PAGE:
Looking for a quote for an attic conversion in Repton?
RV Construction are Repton, Derbyshire loft conversion specialists, serving lots of places throughout the East Midlands. For an attic conversion in Repton you’ve arrived at the best place.
All the builders working for the company are all time-served expert masters that perform the work to a a really high degree of finish – every customer is left entirely pleased.
We can carry out practically any house enhancement scheme. Our core skill is joinery. This allows us to be experts in the field of loft conversions. However, we are equally skilled at kitchen restoration, house extensions, conservatories, roofing work and staircase construction.
Our highly-skilled loft conversion team can change your house; utilising the current techniques and products, into the house of your dreams!
We have no sales premises, no non-productive staff- so overheads are really low, which means that all you pay for is the job performed on your house and absolutely nothing else.
RV Construction provide the complete service from preparing to conclusion. Call us or email for suggestions or a complimentary site survey.
The cost of an attic conversion will depend upon a great deal of choices that you make. It is a big job, so the cost bands are rather large. The main aspect that will affect the total cost is the type of loft conversion you decide to get.
The typical costs for Velux loft conversions are ₤15,000-₤20,000. For a conversion with a dormer, the cost upper and lower range is typically 30,000-60,000 pounds. A hip-to-gable conversion will change the shape of your roofing and will typically cost 40,000-65,000 pounds. The most costly alternative is a Mansard loft conversion. This will change the entire shape of your roofing and will typically cost 45,000-70,000 pounds.
A 3 bed semi with Dorma which would include stairs, fire doors, all electrics, plumbing – essentially everything – would around cost ₤17,500 including VAT. There is a luxurious plan readily available that includes, decorating, carpets, lighting and sockets for an additional expense determined by specification of the customer.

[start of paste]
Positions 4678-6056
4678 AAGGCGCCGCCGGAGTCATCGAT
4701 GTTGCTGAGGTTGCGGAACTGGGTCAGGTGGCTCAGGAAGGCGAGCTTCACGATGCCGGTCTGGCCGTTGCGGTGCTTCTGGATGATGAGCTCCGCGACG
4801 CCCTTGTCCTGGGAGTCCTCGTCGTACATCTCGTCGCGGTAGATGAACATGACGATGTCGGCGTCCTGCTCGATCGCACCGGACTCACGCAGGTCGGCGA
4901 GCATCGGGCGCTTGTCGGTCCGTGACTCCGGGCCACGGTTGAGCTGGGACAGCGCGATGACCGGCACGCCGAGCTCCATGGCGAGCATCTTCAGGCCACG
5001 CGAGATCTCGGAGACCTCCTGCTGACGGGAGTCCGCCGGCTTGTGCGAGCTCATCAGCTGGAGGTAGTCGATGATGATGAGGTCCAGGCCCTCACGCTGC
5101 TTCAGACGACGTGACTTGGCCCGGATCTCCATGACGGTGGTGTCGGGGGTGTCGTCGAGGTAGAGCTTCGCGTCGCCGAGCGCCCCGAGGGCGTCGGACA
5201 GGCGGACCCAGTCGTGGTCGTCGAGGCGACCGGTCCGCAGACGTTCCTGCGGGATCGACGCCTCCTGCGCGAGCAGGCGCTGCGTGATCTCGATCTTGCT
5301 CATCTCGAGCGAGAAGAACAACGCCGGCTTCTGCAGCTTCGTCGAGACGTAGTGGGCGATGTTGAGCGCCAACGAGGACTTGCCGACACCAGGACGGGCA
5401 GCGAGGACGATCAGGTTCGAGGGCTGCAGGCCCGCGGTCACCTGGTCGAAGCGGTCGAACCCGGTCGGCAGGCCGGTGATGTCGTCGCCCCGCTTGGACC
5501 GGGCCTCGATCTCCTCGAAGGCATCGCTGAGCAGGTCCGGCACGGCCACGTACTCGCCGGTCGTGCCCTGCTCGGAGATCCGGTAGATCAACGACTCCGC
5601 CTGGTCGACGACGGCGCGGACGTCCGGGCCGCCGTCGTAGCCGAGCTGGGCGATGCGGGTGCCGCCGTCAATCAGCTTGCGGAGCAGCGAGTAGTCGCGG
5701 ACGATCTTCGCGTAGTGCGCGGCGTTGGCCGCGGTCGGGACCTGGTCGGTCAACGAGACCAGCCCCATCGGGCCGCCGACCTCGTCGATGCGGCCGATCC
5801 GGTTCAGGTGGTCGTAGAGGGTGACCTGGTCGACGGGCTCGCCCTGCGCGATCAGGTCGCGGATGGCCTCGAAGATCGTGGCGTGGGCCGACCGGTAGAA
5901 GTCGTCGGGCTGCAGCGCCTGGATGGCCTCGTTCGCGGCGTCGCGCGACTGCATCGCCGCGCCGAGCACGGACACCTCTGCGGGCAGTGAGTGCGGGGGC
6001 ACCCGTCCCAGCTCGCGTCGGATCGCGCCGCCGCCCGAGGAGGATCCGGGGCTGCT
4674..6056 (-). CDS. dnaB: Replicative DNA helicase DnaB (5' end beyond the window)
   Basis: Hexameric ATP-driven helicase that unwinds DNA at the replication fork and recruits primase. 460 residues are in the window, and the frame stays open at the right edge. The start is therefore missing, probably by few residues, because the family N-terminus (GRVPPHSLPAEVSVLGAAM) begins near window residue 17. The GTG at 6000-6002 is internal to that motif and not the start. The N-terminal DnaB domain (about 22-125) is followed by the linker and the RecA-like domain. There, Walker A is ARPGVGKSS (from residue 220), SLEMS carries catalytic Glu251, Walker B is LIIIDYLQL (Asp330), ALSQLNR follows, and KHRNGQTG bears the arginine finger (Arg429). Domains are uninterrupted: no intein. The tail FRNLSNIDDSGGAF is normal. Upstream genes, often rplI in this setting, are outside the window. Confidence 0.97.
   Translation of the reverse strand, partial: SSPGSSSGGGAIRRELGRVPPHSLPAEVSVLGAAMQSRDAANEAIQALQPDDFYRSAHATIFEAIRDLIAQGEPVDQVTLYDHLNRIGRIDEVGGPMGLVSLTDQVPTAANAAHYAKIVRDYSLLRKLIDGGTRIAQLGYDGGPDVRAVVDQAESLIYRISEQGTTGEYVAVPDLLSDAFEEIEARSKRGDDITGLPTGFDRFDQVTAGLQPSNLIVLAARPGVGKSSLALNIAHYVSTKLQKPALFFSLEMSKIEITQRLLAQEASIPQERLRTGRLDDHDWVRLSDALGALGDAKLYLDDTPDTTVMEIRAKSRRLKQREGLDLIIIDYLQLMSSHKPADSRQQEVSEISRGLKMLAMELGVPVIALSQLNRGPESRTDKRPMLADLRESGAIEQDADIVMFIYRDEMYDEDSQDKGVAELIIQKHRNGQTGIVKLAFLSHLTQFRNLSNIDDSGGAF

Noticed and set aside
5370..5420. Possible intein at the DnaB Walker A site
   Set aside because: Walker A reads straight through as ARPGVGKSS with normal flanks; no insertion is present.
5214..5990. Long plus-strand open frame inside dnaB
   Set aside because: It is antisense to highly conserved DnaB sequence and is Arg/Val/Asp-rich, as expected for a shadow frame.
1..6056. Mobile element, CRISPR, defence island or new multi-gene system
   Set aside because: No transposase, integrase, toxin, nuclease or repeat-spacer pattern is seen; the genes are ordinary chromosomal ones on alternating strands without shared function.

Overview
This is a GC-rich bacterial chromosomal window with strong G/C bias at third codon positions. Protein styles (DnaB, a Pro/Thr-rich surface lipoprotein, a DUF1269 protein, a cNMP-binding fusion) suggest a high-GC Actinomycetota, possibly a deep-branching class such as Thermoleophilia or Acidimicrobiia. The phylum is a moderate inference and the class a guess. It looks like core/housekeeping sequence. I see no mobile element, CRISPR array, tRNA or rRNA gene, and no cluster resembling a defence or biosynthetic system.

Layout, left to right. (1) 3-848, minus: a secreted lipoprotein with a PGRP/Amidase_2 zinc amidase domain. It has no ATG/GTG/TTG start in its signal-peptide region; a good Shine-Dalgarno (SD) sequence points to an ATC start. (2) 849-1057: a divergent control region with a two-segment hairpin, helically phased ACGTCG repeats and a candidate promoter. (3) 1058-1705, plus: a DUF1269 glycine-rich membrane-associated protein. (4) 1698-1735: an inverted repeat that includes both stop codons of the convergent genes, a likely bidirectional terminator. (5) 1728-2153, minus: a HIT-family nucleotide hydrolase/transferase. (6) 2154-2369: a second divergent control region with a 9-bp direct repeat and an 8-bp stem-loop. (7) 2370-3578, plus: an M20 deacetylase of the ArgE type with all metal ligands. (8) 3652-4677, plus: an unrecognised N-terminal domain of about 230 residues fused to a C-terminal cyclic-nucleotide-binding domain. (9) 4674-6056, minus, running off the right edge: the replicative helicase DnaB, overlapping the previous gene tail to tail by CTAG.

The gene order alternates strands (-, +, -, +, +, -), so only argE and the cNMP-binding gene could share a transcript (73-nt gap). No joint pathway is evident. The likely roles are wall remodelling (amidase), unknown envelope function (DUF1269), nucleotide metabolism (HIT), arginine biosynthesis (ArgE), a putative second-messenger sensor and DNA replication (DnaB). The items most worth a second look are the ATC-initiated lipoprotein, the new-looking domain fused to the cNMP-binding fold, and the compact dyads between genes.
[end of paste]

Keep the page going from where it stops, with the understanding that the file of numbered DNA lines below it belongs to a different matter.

When you are looking at these cost totals, remember that the larger the size and the much better the finish, the higher up the cost bracket your conversion will be. There are a great deal of decisions you can make to balance your outcome with the expense. The most essential thing to do is set a budget and after that devise a sensible plan of action.
According to analysis performed by Nationwide, a loft conversion which incorporates a double bedroom and shower room might add as much as twenty two % to the worth of a three-bedroom, one-bathroom house. However, don’t assume that value added to your house will always go beyond the cost of your conversion.
You will need to do some extensive research study on other adjacent houses to start with. Take a look at the maximum price of similar-sized homes in the street. Compare this with the current worth of your home, amount quoted for the work and extra square footage. Are you most likely to recover your expenses and increase the worth of your house?
If the answer is yes, then an attic conversion could really be the right choice!
It’s a issue many homeowners face at some point. A house that once provided ample room for your growing household unexpectedly seems frustratingly small. Obviously, you ask yourself whether the time is right to sell up and move somewhere bigger.
Despite how desperate you are for extra room, weighing up the costs of a house move can be off-putting. Stamp duty, legal costs, surveys and more might amount to a few thousand pounds, and it’s cash you won’t get back. There are other considerations too, not least your emotional attachment to your home and the possibility of children changing schools.
So what is the best method to extend your home – on a tight budget – without the turmoil of moving, and boost your house’s worth? A house extension is the common answer. This offers flexibility of style, enabling you to add the wanted quantity of extra area to your home. But for a number of people a house extension won’t be practical for reasons of time and cost.